The men of Company E, 4th United States Colored Infantry. Theirs was one of the detachments assigned to guard the nation's capital during the American Civil War. Photo circa 1864. (Source: United States Library of Congress. Public domain photo)
I write this post in honor and in memory of my paternal grand father who fought overseas in World War 2 then returned to the Jim Crow south to teach at what was known then as the Veterans Continuation School (pre GI Bill), a federal program designed for veterans returning home from the war to continue their education. He and my paternal grandmother taught classes at night and received a stipend. One of the classes they taught was how to pass the Literacy test. My grandparents were exempt from paying the $2.00 poll tax and allowed to vote because they were teachers at the school. So you see, even though my paternal grandfather was a WW2 veteran he didn't have the full rights and privileges he'd risked life and limb fighting for overseas.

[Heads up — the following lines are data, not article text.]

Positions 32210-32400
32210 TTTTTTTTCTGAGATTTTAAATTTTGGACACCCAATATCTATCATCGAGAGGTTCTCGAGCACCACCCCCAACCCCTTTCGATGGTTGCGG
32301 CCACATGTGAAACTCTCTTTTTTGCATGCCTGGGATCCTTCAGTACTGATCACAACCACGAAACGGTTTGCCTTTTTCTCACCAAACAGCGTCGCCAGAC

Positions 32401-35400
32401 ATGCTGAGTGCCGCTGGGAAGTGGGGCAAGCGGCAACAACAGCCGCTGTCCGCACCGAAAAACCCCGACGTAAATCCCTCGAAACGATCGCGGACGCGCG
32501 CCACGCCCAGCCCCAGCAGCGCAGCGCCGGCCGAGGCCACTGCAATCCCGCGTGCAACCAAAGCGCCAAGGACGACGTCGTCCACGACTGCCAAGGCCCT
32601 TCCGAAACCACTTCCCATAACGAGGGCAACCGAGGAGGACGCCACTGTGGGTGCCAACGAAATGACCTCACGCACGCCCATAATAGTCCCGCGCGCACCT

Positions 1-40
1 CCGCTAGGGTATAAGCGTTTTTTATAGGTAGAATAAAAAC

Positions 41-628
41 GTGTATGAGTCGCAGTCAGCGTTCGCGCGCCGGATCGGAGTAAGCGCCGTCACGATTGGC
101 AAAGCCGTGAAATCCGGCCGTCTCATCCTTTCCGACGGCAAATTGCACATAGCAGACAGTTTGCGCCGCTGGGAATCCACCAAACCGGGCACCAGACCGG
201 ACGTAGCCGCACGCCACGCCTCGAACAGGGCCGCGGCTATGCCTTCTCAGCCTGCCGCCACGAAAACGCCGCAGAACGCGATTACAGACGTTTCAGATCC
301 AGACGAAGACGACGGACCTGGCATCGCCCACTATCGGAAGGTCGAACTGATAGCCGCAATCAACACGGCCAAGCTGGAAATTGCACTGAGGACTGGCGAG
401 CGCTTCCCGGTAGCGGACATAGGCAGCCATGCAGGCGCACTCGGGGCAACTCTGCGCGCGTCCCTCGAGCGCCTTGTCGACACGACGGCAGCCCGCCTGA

Memorial Day was started by former slaves on May 1, 1865 in Charleston SC to honor 257 dead Union soldiers who had been buried in a mass grave in a Confederate prison camp. They dug up the bodies and worked for 2 weeks to give each of them a proper burial as gratitude for fighting for their freedom.
They then held a parade of 10,000 people led by 2,800 black children who marched, sang and celebrated. In that spirit Happy Memorial Day (h/t) JB
What I'm working on: Why I can't support the Alabama Democratic Majority